“Motherhood has been heavily on my mind because I am going to be a mother soon,” writes Tamblyn, 33. “I’m pregnant, with a daughter on the way. I think constantly about the world I am bringing her into. Will I get a phone call from my daughter someday, one she never wanted to make? Will I have to share with her my story, and the story of her great-grandmother’s words to her grandmother?”
She continues in the essay about how the current political climate is affecting her thoughts about bringing a little girl into the world, “Is it possible to protect her from inheriting this pain? How much do I have to do, as a daughter and a soon-to-be mother, to change not just the conversation about how women are seen, but the language with which conversations are spoken in?”
Tamblyn wed actor and comedian Cross, 52, in 2012 after a five-year courtship and August 2011 engagement. This is the first marriage, and first child, for both.
“I’ve been thinking about motherhood a lot lately. What it means to be one, what it means to have one, what it means to know one, what it means to make decisions as one and have conversations as one,” the former Joan of Arcadia star continues in her essay. “I am very lucky to be surrounded by strong mothers, from my own mom to some of my best friends — those who are raising young women to accept themselves and those who are raising young men to accept women.”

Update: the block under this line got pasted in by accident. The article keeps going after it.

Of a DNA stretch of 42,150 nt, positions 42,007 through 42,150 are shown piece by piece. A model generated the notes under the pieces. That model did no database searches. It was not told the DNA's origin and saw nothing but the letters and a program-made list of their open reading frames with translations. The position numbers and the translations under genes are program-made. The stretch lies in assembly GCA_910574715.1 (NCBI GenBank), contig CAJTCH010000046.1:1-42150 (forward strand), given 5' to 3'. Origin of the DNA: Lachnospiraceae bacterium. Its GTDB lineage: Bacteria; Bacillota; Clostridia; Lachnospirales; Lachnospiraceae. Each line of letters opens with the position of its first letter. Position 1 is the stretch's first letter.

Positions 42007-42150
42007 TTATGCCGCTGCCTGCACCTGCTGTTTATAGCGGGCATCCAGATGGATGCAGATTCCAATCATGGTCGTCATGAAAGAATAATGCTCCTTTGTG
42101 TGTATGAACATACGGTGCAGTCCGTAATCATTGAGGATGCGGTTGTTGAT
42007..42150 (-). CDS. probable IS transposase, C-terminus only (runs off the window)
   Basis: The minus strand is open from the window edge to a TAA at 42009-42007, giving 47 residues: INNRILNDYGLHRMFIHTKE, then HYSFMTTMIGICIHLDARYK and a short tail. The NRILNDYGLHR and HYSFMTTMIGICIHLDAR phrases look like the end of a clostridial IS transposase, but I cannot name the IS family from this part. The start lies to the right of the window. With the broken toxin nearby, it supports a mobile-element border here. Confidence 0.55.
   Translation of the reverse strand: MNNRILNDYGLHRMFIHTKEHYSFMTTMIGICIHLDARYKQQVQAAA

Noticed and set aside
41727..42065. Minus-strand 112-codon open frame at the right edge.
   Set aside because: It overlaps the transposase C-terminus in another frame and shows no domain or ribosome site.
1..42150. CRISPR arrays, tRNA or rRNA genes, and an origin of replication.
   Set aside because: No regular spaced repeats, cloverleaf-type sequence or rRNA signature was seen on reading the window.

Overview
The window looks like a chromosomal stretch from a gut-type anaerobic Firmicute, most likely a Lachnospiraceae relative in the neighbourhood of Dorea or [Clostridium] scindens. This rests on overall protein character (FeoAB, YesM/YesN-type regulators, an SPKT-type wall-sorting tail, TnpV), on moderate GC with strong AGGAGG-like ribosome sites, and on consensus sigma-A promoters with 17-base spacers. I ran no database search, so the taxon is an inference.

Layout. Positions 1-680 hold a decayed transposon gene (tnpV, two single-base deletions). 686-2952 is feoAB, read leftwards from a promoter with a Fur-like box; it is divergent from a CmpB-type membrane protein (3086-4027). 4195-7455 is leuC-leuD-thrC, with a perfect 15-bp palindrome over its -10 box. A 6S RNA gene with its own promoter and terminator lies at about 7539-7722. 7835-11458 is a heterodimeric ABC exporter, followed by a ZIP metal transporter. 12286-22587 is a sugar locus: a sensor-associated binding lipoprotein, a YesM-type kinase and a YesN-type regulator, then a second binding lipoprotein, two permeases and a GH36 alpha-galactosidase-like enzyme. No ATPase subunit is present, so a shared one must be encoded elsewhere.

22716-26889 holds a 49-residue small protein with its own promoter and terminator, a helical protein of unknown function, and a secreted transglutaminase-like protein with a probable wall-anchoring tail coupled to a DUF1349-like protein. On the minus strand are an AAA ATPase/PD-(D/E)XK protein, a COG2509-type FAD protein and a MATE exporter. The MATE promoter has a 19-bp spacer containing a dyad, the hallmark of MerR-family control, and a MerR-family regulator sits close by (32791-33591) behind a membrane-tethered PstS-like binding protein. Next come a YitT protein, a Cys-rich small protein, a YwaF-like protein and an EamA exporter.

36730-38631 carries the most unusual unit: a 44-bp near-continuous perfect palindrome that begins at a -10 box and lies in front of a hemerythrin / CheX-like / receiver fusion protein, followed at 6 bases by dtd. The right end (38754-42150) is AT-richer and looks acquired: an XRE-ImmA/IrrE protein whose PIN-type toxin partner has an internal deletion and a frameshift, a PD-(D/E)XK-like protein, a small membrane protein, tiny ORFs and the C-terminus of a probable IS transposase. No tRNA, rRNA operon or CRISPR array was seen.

The actress ties her own experiences in with the current political climate — specifically, how society seems to expect presidential hopeful Hillary Clinton to be perfect.
“After I’m done writing this, I’ll go back to my desk and fill out my absentee ballot. I’ll be voting for more than just a woman; I’ll be voting for a revolutionary idea,” Tamblyn writes. “I’ll be voting for a future for my daughter where conversations about our bodies and our lives are broader than what value they have for men.”
She adds, “A future where being a mother is less about warning our daughters about our sons and is instead lifting them up to their greatest potential. A future where my girl will someday say, 'Donald who?' and think nothing is revolutionary about a woman becoming President. A future where she can’t even believe that was ever even a thing.”